November 13, 1995
Web posted at: 11:40 p.m. EST
WASHINGTON (CNN) -- Top congressional leaders arrived at the White House late Monday evening, in a last-minute attempt to avert a federal government shutdown.
The meeting with the president included Senate Majority leader Bob Dole, House Speaker Newt Gingrich, Senate Minority Leader Thomas Daschle and House Minority Leader Dick Gephardt.
A few minutes before the arrivals, President Clinton vetoed the stop-gap spending measure sent to him by Congress earlier in the evening.
"If I signed my name to this bill now, millions of elderly couples across the country would be forced to sign away $264 more in Medicare premiums next year, premium hikes that are not necessary to balance the budget," Clinton said in a written statement given to reporters.
Gingrich told reporters Monday evening he "hoped everything was on the table" and that he had been told there were "no pre-conditions" placed on the meeting.
Speaking on the Senate floor, Dole said, "We'll go to the White House to meet with the President to see if there's something we can do yet this evening to work out a continuing resolution."
Dole said the president agreed to the meeting when a GOP congressional staff member called the White House Monday evening.
"We made a telephone call, to see if we could come down without conditions and the answer came back, 'Yes,'" Dole said.
Gingrich said congressional leaders have been pushing for such a meeting for several days.
"This time, they said, 'The president will be glad to have you come down and talk, no preconditions,'" Gingrich said.
"The key was they dropped all of their conditions and said let's sit down and talk," he added.
If a compromise on a continuing resolution is reached between GOP leaders and the President, the House and Senate could vote on it overnight, but Gingrich suggested any such action would wait until Tuesday.
"I think the potential is there for us to do something, but I doubt very much we will do it tonight," Gingrich told reporters.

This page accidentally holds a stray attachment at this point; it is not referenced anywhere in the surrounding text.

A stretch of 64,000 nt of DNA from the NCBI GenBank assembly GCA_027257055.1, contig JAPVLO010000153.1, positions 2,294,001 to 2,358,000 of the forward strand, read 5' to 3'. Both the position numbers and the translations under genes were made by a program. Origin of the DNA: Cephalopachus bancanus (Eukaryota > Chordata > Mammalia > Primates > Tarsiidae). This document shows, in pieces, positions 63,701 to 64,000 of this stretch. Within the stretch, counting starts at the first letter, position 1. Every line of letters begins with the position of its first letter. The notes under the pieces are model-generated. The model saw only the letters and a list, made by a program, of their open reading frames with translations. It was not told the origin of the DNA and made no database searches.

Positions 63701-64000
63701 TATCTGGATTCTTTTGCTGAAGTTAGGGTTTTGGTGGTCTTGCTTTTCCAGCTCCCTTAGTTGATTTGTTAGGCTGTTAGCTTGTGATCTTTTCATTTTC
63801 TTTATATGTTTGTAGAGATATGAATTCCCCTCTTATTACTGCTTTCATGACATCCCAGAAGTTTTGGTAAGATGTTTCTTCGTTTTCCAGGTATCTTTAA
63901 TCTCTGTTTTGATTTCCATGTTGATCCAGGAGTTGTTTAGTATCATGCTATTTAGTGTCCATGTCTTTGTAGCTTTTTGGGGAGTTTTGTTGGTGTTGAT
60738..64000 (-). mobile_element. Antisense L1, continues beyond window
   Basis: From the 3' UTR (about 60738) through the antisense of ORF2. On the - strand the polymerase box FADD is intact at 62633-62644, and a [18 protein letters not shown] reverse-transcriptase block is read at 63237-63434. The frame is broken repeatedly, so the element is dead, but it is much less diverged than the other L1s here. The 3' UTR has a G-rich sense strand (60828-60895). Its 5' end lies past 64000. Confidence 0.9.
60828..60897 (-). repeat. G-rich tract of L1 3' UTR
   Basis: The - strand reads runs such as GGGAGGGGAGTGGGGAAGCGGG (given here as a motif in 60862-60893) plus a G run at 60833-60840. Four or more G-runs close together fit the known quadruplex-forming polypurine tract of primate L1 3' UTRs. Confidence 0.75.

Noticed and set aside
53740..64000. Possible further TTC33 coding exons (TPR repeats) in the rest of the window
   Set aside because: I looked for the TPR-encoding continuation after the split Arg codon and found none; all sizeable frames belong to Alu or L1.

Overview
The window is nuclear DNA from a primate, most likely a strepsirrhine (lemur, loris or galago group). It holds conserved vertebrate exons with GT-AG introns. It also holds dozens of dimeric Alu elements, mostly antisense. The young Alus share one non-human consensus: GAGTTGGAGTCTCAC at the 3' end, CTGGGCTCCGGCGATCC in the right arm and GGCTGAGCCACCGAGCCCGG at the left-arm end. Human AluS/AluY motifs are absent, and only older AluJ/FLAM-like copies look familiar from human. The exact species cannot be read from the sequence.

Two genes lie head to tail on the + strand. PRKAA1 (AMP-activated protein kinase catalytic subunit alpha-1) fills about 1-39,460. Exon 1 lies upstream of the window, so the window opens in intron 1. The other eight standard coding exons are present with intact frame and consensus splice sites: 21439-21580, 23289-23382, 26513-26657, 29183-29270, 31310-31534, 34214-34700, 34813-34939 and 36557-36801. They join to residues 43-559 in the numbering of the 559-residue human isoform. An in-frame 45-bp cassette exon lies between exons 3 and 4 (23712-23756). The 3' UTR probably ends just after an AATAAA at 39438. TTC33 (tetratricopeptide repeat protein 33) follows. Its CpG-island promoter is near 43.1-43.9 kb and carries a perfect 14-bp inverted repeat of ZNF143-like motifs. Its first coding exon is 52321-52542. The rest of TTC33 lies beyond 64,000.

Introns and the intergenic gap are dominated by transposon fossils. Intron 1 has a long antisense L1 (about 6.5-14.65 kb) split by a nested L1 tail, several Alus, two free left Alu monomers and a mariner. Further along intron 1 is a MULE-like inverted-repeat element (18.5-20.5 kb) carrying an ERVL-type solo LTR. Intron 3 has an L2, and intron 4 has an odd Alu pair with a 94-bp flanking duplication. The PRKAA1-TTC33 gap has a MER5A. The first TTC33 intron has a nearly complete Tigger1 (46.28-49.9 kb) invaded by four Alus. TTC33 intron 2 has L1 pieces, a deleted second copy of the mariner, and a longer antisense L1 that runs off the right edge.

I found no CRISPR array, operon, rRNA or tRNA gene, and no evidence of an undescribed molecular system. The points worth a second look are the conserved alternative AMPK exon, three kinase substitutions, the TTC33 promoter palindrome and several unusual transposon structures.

Earlier Monday, the president vetoed the temporary debt- ceiling increase Congress put on his desk, calling it part of a "backdoor effort" by Republicans to impose their priorities on the nation.
"Their goal is to force me to sign legislation which I know to be harmful to our nation and to its future, or to veto the legislation also with harmful consequences. This is a critical moment of decision for the country," said Clinton.
Later, at a Democratic Leadership Council meeting, Clinton accused Republicans of a deliberate strategy of precipitating a crisis.
"As long as they insist on plunging ahead with a budget that violates our values in a process that is characterized more by pressure than constitutional practice, I will fight it," said Clinton. "I am fighting it today. I will fight it tomorrow. I will fight it next week and next month. I will fight it until we get a budget that is fair to all Americans."
Gingrich had a different spin on the standoff. "We were elected to get rid of all the phony promises and the phony excuses and to be honest with the American people and say to them, 'You want to balance the budget? You want to save your children and grandchildren, you want to have lowered interest rates, you want to have lower taxes?' We can do it. It is not easy. It takes hard decisions. But we have to have a dialogue among ourselves and it has to be honest."
Asked who the American people will blame if the standoff is not resolved, House Speaker Newt Gingrich said, "They'll blame all of us. I think the American people expect us to be able to act like adults to get in a room and talk in a civil manner and to get something accomplished."
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